K.J. Hanson describes Jeff, a character in his short story Cheapskate, as a shlub. The noun remained in my head until I wrote something.
“He’s a shlub,” said the guy at the next table.
Although unfamiliar with the expression, I couldn’t have agreed more. The restaurant was crowded, and the jerk, dressed in a worn t-shirt and a grunge baseball cap to cover a scraggly head of hair, stood out in a crowd of business people. Some chatted effortlessly, others sat people watching, like the guy alongside of me. Whose dress was trending; jeans, white t-shirt and a herringbone blazer. His companion did all the talking while the guy pretended to listen, preoccupied with the ensuing drama.
The server delivered the check to the shlub, who immediately became agitated, flinging his arms up in the air and indicating some problem with the food.
His woman friend turn red in the face as the server removed their lunch plate like it was a hot plate. She was attractive in an intellectual way and rummaged through her handbag.
I imagined they’d met on line or some dating app. You know the type, skilled at embellishment and all about himself. It was probably their first date, but clearly their last as the woman got up to leave visibly shaken.
The guy at the next table stood when she did.
“Let me get that for you,” he said.
As they left the restaurant together, the shlub yelled, “What the fuck! You can’t do that.”
He wore a scowl. A permanent look of discontent. He glared at no one particular, and rarely smiled, but if he did, the smile never reached his eyes, like a basset hound whose jowls scrapped the floor, there was no emotion.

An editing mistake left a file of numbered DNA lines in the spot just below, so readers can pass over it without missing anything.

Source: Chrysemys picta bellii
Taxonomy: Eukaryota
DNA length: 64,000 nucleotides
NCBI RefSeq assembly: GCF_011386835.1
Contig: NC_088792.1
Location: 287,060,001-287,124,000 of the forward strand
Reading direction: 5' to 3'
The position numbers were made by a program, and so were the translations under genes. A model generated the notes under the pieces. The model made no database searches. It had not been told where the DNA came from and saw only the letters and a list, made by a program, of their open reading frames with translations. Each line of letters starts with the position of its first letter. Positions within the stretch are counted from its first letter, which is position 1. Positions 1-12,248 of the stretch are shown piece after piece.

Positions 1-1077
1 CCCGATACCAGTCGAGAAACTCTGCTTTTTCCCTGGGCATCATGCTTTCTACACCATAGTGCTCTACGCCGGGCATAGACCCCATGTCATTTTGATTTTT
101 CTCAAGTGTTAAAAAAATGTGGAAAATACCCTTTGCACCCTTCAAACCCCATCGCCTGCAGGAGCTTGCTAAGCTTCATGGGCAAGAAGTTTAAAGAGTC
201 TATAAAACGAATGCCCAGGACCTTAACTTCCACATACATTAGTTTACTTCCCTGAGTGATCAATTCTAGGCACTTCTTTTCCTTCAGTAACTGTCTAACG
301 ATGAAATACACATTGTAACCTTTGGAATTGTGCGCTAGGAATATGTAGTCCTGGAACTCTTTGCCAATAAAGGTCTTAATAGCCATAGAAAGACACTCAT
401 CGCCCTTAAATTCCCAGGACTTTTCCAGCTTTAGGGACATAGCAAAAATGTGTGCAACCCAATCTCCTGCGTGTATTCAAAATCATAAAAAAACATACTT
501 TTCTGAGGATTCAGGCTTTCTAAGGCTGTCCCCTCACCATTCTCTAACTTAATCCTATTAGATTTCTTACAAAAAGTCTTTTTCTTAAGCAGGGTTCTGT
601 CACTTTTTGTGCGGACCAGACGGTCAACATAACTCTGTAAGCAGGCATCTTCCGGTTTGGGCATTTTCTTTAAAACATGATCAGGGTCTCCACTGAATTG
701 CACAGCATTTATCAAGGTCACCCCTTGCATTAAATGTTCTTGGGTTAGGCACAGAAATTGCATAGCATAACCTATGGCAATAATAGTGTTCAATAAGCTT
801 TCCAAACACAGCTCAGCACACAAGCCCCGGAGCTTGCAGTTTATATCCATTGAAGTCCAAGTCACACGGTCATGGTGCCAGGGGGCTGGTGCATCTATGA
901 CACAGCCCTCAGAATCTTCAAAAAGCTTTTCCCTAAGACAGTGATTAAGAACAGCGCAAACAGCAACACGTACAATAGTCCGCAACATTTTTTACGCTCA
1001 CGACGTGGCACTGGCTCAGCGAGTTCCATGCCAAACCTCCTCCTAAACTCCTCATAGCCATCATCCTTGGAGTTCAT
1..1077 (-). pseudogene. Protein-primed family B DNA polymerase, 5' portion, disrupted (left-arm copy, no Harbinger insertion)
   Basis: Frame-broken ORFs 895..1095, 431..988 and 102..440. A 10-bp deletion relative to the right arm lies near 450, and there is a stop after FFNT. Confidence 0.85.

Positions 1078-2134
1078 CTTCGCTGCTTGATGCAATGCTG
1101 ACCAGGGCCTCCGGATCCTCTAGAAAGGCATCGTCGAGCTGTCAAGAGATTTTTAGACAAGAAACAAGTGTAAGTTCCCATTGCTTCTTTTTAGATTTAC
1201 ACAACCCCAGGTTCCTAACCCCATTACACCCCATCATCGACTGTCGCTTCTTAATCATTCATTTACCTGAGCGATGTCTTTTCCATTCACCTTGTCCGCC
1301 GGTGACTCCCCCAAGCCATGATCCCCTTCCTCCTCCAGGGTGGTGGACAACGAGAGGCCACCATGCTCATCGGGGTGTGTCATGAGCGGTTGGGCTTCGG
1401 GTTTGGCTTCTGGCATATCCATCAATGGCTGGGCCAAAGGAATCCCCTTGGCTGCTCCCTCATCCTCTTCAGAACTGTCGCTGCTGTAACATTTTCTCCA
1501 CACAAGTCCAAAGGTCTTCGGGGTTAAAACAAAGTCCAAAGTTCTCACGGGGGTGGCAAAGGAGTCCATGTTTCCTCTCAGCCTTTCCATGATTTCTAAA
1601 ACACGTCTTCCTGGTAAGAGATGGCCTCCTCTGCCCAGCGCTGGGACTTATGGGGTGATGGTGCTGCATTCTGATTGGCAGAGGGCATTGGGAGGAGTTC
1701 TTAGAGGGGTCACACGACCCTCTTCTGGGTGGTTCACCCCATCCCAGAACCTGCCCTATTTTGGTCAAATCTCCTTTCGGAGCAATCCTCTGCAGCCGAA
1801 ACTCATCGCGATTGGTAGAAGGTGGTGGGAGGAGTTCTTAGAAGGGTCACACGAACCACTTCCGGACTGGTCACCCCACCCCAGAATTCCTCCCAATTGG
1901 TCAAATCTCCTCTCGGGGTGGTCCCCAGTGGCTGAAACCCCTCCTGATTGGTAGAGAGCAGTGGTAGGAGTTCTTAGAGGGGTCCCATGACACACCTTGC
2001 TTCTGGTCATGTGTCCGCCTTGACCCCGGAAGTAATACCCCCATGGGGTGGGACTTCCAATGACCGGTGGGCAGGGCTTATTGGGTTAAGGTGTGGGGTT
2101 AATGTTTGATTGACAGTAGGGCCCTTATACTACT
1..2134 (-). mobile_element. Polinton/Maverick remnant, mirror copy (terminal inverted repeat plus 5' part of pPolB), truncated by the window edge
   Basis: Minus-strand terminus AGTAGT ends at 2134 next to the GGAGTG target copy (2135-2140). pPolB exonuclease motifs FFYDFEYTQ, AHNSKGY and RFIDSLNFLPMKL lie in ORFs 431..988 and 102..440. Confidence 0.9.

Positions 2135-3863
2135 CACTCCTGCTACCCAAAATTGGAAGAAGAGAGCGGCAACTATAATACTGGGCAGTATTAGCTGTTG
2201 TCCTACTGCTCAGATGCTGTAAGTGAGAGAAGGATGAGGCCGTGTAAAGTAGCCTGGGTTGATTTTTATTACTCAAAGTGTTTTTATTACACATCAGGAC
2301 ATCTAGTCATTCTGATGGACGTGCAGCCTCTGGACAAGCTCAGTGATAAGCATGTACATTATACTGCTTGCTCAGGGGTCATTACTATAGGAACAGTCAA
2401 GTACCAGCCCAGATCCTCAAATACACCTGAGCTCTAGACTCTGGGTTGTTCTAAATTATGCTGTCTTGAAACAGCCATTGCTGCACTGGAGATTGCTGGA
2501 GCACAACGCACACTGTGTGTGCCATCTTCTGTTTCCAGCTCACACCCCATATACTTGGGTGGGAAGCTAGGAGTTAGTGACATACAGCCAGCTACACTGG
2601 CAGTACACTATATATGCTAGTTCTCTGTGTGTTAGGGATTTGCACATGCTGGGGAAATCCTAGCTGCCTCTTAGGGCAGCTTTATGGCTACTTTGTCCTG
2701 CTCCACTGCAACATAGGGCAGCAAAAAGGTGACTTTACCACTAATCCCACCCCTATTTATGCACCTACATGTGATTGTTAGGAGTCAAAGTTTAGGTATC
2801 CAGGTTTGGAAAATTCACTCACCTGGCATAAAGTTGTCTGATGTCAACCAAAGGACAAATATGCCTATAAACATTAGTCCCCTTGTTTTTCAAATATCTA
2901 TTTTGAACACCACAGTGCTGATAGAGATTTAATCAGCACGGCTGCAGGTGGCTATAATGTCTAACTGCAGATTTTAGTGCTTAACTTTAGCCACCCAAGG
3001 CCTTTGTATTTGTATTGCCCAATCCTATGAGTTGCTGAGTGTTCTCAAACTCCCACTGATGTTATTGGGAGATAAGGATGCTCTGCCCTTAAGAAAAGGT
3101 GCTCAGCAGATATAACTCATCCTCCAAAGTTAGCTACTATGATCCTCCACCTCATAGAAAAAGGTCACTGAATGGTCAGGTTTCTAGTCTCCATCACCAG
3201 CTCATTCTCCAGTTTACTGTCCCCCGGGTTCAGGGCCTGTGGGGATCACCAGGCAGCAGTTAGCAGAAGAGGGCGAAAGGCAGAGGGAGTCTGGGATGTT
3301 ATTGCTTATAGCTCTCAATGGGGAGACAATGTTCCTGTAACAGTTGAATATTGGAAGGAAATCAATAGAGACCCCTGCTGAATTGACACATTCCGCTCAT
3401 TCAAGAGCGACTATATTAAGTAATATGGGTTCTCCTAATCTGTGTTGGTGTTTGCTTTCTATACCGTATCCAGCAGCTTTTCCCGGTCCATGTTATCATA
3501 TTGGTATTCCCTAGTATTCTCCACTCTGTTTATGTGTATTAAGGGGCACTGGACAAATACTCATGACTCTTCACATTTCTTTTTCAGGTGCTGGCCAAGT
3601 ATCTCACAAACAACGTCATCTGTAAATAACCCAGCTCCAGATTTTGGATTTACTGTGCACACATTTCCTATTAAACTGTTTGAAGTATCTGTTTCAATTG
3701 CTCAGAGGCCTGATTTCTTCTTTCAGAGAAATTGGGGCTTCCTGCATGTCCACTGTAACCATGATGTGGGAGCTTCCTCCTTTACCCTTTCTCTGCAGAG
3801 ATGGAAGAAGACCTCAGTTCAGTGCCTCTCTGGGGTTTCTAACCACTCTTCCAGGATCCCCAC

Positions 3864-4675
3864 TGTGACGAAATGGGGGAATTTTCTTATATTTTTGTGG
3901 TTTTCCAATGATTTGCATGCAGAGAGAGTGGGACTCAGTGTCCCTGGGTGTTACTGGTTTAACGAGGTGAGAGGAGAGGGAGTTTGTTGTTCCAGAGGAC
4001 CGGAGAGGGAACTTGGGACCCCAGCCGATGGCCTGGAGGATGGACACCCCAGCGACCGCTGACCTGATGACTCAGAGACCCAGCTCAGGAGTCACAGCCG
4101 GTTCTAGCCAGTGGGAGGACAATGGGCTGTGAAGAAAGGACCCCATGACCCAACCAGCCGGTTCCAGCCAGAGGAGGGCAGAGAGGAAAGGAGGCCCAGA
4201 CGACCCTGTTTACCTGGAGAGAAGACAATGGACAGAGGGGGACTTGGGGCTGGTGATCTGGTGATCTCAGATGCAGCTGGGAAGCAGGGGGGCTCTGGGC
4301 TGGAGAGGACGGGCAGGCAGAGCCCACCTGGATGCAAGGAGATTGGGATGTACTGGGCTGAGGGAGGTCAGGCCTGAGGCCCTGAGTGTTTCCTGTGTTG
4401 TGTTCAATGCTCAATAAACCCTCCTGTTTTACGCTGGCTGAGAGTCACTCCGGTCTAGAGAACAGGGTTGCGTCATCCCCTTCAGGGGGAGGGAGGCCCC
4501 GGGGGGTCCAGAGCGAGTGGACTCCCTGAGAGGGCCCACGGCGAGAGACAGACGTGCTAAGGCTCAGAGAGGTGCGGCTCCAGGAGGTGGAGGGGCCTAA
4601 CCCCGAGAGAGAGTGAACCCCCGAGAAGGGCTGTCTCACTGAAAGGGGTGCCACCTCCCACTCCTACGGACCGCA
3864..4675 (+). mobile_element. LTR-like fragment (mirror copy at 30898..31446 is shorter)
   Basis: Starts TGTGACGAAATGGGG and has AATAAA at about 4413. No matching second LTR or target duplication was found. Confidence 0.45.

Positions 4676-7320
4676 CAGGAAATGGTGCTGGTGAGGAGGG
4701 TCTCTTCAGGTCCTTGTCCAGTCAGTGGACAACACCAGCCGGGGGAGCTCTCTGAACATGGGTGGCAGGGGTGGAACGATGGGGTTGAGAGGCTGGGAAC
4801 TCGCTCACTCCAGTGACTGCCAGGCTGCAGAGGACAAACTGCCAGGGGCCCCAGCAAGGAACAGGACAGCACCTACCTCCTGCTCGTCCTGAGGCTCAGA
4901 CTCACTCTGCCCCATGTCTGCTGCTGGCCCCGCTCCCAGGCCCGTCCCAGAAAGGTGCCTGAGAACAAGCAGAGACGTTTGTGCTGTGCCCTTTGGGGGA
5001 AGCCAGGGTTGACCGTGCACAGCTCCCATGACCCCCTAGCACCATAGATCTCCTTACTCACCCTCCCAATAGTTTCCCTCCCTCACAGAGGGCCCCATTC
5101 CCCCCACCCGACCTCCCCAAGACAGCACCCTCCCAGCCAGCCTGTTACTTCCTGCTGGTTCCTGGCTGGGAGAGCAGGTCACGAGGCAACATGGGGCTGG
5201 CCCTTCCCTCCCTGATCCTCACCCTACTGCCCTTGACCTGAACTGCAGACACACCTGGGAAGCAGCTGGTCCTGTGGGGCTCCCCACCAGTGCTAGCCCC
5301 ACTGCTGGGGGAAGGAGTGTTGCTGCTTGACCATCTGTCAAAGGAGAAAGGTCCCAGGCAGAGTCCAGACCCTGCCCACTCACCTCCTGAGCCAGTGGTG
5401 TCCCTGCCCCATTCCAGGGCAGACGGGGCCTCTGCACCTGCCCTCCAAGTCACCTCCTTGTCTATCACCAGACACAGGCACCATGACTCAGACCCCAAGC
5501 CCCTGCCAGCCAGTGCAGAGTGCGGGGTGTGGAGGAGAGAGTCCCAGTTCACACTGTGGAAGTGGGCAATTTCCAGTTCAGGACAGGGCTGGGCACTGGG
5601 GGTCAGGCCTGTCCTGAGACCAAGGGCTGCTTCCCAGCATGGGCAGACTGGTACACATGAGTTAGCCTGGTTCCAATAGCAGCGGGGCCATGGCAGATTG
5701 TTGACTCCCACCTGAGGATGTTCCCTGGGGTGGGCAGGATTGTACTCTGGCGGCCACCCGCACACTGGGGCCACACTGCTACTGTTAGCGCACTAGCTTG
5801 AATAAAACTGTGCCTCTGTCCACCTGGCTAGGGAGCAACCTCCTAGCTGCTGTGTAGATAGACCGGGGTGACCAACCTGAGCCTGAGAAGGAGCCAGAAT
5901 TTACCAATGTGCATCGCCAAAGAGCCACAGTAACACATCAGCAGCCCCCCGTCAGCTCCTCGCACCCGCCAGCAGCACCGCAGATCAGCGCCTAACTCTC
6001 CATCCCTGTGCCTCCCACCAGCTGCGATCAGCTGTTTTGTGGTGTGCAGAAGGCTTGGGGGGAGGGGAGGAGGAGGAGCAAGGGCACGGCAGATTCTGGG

We met years ago, although never introduced. In retrospect, the event might have been better labeled a stare down. It was a bitter and windy day. I had ducked inside a city coffee shop to escape the pelting rain and found myself sitting next to him.
“Yikes! It’s wet outside.” I said sitting and shaking my umbrella free of rain.
The stools were the old fashion metal type with no backs that were low to the ground. My wet coat added to the squeaking noises produced by my twirling in place and attempting to prevent more damage. The man looked down, studied the drips puddling on the floor then locked eyes with me.
“Sorry,” I said feeling helpless. I smiled and ordered coffee and a bagel. He said nothing.
“It’s good to get out of the rain.” I mumbled.
His forearms rested on the counter and he stared straight ahead ignoring me, although our faces were visible in the mirror adorning the back wall. After draining his coffee cup, he signaled for a refill and frowned when the hot java tip toed near the top. He was handsome.
“I’d ask you out if you weren’t such a jerk.” I said.
“I dare you.” He responded scowling.
Seriously Just Saying
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Lynn stood on the sidewalk and could not remember who she used to be.
It was a horrible feeling.
She strolled casually to a nearby bench and sat to quiet the feeling.
The weather was mild. The sun strong.
It was not the present that disturbed her.
Having silly thoughts, she hummed an old Peggy Lee song, “Is That All There Is?”
She came to buy Christmas gifts, or so she thought.
Instead, she window shopped and tried on clothes in an upscale woman’s store; attempting to find a new identity.
Norman Rockwell’s picture of the golden-brown turkey on a large platter surrounded by family flashed across her mind.
Her romanticized past was painful to watch.
She had been the women wearing the plaid apron, trying to fulfill other people’s dreams. Okay, perhaps they’d been her dreams too.
It was hard to remember, things were different.
. . . just saying
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